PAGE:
HPV Vaccine Gardasil Is Now Approved For Adults Ages 27 To 45

The FDA approved the expanded use of Gardasil 9, which protects against many types of HPV that cause cancer, to include adults ages 27 to 45.

The Food and Drug Administration has approved the expanded use of Gardasil, a vaccine that protects against human papillomavirus (HPV), to women and men ages 27 to 45. Previously, the vaccine was only approved for people between the ages of 9 and 26.

HPV is a common sexually transmitted virus that infects about 80 million people in the US — with an additional 14 million new cases each year, according to the CDC.

Most people infected with HPV don't have symptoms, and the infection often clears on its own. However, persistent infections with certain high-risk types of the virus can lead to cancer, including cancers of the cervix, anus, penis, and throat.

Gardasil 9 protects against genital warts and cancers caused by nine types of HPV including types 6, 11, 16, 18, 31, 33, 45, 52, and 58. (There are over 100 types of the virus.)

Each year HPV causes 33,700 cancers in men and women and the vaccine can prevent most of these, or about 31,200 cases, according to the CDC.

The vaccine was first approved for use in the US in 2006, and was initially recommended only for girls and women ages 9 to 26. Later, it was approved for men in this age group. So there's an entire generation of adults who missed out on Gardasil.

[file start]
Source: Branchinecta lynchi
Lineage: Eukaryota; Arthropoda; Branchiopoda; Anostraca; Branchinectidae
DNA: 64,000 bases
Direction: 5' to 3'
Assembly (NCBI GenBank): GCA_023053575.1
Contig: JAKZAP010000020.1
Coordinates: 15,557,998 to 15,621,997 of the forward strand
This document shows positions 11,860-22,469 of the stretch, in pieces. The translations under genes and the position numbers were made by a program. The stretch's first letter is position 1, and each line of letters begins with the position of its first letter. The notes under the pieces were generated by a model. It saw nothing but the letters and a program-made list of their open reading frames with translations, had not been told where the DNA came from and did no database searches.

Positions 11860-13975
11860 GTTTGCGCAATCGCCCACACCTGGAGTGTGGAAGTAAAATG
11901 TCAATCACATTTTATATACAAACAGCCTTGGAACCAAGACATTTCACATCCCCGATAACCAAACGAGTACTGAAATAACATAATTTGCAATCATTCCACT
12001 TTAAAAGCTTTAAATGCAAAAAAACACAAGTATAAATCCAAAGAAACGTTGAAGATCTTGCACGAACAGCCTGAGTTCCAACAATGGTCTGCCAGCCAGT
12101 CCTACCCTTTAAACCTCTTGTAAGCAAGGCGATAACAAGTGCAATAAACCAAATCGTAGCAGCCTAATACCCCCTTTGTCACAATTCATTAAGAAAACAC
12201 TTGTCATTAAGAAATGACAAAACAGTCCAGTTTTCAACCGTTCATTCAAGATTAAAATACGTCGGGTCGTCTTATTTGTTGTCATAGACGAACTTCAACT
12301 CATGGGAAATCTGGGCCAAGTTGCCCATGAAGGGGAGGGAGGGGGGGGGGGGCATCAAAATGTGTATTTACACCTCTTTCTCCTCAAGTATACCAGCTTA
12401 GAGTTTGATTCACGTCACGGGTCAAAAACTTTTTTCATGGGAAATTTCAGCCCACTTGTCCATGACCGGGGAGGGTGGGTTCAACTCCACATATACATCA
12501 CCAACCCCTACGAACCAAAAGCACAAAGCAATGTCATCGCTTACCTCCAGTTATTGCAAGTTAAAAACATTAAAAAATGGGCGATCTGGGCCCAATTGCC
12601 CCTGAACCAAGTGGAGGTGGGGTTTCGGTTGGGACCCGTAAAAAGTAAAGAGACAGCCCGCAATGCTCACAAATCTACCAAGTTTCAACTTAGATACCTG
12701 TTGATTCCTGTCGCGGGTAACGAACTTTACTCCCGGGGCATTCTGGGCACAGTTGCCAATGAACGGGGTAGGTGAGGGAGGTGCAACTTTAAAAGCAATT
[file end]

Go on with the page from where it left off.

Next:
“Today’s approval represents an important opportunity to help prevent HPV-related diseases and cancers in a broader age range," Dr. Peter Marks, director of the FDA Center for Biologics Evaluation and Research, said in an announcement.

The approval for the vaccine among older age groups was based on the results of a study of about 3,200 women aged 27 to 45. The study found that Gardasil was 88% effective at preventing persistent infections, genital warts, precancerous lesions, and cervical cancer caused by the types of HPV covered by the vaccine.

The effectiveness of the vaccine in men is inferred from the data in the study and another clinical trial of about 150 men, according to the FDA.

Insurance plans typically only cover the cost of recommended vaccines, and the CDC has yet to change its recommendations for the HPV vaccine. However, this could change soon. Without insurance, Gardasil can cost hundreds of dollars out of pocket. Each dose is about $205, and you need two or three doses, depending on your age and other factors.

The FDA's extended approval for adults aged 27 to 45 will likely result in more insurance plans covering the cost of the vaccine for people in this age group. However, there's no way of telling exactly when that will happen or which plans will change their policies. Always call your insurance provider to find out which services are covered under your specific plan.

If you haven't gotten the vaccine or you have any concerns or questions about Gardasil, talk to your health care provider. The vaccine isn't effective if you've already been infected with a specific strain of HPV, but may protect against other strains if you have not yet been exposed to those.

Women who receive the HPV vaccine still need to be screened routinely for cervical cancer once they turn 21. This means a pap smear every three years for women under 30 or a pap smear and/or an HPV test every five years for women aged 30 to 65.

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